1st person plural humorunk humoraink
2nd person plural humorotok humoraitok
3rd person plural humoruk humoraik

Derived termsEdit

(Compound words):

ReferencesEdit

  1. ^ Tótfalusi István, Idegenszó-tár: Idegen szavak értelmező és etimológiai szótára. Tinta Könyvkiadó, Budapest, 2005, ISBN 963 7094 20 2

LatinEdit

Alternative formsEdit

EtymologyEdit

Alternative spelling of umor found in the later Roman Empire, when the letter "h" already became silent.

PronunciationEdit

NounEdit

hūmor m ‎(genitive hūmōris); third declension

  1. liquid, fluid, humour

InflectionEdit

Third declension.

Case Singular Plural
nominative hūmor hūmōrēs
genitive hūmōris hūmōrum
dative hūmōrī hūmōribus
accusative hūmōrem hūmōrēs
ablative hūmōre hūmōribus
vocative hūmor hūmōrēs

DescendantsEdit

VerbEdit

humor

  1. first-person singular present passive indicative of humō

ReferencesEdit

  • humor in Charlton T. Lewis & Charles Short (1879) A Latin Dictionary, Oxford: Clarendon Press
  • humor in Charlton T. Lewis (1891) An Elementary Latin Dictionary, New York: Harper & Brothers

Norwegian BokmålEdit

EtymologyEdit

From Latin humor, via German Humor and English humour or humor

NounEdit

humor m ‎(definite singular humoren)

  1. humour (UK) or humor (US)

Derived termsEdit

ReferencesEdit


Norwegian NynorskEdit

EtymologyEdit

From Latin humor, via German Humor and English humour or humor

NounEdit

humor m ‎(definite singular humoren)

  1. humor (US) or humour (UK)

Derived termsEdit

ReferencesEdit


Old FrenchEdit

Alternative formsEdit

NounEdit

humor m, f

  1. humor (One of four fluids that were believed to control the health and mood of the human body.)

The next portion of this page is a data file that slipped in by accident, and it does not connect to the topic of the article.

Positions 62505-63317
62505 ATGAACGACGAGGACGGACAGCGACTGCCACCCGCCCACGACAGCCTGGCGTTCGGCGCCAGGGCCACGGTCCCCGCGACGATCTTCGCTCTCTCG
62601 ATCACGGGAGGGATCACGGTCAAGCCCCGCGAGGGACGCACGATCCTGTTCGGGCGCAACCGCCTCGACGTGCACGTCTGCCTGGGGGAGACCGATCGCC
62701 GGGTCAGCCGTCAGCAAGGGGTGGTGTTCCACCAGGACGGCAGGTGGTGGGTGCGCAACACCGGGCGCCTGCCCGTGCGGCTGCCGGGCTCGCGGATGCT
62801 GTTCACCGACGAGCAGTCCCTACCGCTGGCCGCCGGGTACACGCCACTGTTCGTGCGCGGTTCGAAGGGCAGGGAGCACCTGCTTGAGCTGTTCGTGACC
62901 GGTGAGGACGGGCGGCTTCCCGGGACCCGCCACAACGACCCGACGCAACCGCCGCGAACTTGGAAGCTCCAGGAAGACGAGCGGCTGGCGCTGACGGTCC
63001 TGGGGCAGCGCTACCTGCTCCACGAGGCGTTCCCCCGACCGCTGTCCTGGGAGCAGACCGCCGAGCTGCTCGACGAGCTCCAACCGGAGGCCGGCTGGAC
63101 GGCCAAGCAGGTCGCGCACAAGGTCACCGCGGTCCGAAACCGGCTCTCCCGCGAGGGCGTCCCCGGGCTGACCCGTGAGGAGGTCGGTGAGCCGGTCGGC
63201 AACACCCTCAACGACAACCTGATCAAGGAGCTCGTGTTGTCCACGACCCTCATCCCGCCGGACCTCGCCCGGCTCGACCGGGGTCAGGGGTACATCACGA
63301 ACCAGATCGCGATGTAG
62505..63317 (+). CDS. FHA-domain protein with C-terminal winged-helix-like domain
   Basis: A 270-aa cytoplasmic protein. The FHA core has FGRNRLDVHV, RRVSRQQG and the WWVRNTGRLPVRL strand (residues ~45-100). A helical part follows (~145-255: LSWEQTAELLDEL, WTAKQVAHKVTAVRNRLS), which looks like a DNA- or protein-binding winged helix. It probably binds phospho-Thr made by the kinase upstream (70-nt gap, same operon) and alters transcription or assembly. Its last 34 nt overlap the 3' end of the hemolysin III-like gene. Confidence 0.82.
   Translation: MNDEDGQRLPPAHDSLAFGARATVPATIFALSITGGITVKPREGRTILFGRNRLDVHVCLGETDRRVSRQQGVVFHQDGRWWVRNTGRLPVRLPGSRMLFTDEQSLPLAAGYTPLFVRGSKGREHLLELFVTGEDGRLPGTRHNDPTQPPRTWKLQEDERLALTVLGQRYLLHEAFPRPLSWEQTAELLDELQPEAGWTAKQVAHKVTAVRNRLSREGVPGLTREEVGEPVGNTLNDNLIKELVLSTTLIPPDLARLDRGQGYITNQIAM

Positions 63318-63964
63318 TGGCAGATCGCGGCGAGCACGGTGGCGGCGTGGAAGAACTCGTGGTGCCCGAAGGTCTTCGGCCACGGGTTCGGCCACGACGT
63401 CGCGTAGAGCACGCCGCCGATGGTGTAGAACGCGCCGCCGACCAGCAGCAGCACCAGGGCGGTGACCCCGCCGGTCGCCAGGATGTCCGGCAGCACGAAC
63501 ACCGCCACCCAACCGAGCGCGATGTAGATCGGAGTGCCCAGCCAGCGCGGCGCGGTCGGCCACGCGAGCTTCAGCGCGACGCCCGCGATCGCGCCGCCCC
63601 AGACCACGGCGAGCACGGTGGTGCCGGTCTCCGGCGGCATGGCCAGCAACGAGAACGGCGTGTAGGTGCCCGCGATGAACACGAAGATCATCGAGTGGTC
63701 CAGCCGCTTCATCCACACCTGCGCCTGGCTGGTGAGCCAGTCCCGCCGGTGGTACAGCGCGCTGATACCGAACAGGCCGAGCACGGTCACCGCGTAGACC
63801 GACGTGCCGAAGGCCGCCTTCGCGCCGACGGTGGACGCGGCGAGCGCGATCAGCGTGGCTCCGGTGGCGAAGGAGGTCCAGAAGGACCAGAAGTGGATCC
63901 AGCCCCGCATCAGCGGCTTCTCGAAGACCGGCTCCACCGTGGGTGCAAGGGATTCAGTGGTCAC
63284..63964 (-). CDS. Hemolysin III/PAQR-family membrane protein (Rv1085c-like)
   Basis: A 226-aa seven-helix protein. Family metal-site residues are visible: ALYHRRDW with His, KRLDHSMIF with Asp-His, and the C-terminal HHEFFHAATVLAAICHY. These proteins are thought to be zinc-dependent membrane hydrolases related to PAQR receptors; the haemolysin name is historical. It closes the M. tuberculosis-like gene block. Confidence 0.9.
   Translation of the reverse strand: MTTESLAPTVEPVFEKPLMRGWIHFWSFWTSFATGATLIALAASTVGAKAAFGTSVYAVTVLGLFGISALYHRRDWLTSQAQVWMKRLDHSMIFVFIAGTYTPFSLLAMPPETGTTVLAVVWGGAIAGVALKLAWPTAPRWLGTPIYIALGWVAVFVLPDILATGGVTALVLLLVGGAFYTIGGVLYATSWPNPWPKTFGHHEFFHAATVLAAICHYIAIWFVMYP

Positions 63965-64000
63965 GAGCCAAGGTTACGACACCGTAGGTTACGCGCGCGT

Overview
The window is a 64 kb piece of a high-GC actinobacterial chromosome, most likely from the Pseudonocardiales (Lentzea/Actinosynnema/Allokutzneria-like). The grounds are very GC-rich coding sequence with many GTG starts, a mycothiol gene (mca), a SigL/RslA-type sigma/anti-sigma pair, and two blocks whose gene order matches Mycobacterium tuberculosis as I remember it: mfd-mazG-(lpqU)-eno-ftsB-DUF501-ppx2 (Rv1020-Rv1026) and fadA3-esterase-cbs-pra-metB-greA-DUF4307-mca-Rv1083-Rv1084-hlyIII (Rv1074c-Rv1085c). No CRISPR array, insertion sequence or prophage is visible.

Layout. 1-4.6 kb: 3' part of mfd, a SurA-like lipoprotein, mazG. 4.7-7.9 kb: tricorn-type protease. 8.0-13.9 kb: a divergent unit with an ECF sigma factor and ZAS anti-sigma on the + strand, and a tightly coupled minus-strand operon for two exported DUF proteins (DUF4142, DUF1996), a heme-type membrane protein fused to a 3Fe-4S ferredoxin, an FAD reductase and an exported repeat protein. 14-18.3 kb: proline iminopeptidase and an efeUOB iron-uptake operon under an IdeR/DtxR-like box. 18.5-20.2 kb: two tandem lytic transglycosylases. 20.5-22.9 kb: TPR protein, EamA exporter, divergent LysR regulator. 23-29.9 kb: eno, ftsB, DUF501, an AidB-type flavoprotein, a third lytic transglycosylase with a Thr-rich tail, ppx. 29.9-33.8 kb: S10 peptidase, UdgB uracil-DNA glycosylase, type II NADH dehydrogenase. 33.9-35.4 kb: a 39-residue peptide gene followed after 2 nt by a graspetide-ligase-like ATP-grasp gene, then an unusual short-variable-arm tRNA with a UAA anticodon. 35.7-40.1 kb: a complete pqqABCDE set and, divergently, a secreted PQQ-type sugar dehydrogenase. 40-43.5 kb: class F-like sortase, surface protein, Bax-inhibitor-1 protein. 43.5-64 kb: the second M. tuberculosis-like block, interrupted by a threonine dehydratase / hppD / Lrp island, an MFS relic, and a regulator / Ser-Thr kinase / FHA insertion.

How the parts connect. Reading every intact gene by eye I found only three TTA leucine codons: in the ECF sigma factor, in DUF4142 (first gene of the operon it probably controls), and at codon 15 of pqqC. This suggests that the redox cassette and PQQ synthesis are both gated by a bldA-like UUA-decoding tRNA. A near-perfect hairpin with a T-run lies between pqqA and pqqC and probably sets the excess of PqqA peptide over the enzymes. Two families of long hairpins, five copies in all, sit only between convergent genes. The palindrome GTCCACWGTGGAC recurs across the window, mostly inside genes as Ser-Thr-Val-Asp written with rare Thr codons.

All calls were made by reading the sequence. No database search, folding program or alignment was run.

PolishEdit

EtymologyEdit

From German Humor, ultimately from Latin. See humor for more.

PronunciationEdit

NounEdit

humor m inan

  1. humour
  2. mood (mental state)

DeclensionEdit


PortugueseEdit

EtymologyEdit

From Old Portuguese umor, humor, from Latin hūmor ‎(humour, fluid).

PronunciationEdit

NounEdit

humor m (plural humores)

  1. mood (mental state)
  2. humour; bodily fluid
  3. (historical) humour (one of the four basic bodily fluids in humourism)
  4. humour (quality of being comical)

QuotationsEdit

For usage examples of this term, see Citations:humor.

SynonymsEdit

HyponymsEdit

Derived termsEdit

Related termsEdit


Serbo-CroatianEdit

EtymologyEdit

From English humor.

PronunciationEdit

  • IPA(key): /xǔmor/
  • Hyphenation: hu‧mor

NounEdit

hùmor m ‎(Cyrillic spelling ху̀мор)

  1. (uncountable) humor

DeclensionEdit


SpanishEdit

NounEdit

humor m ‎(plural humores)

  1. mood
  2. humor

Related termsEdit


SwedishEdit

EtymologyEdit

Originally from Latin humor ‎(fluid), having bodily fluids in good balance, as used in humör ‎(mood, temper). The joking sense was derived in England in Shakespeare's time and has been used in Swedish since 1812.

PronunciationEdit

NounEdit

humor c

  1. humour (a sense of making jokes)

DeclensionEdit

Related termsEdit

ReferencesEdit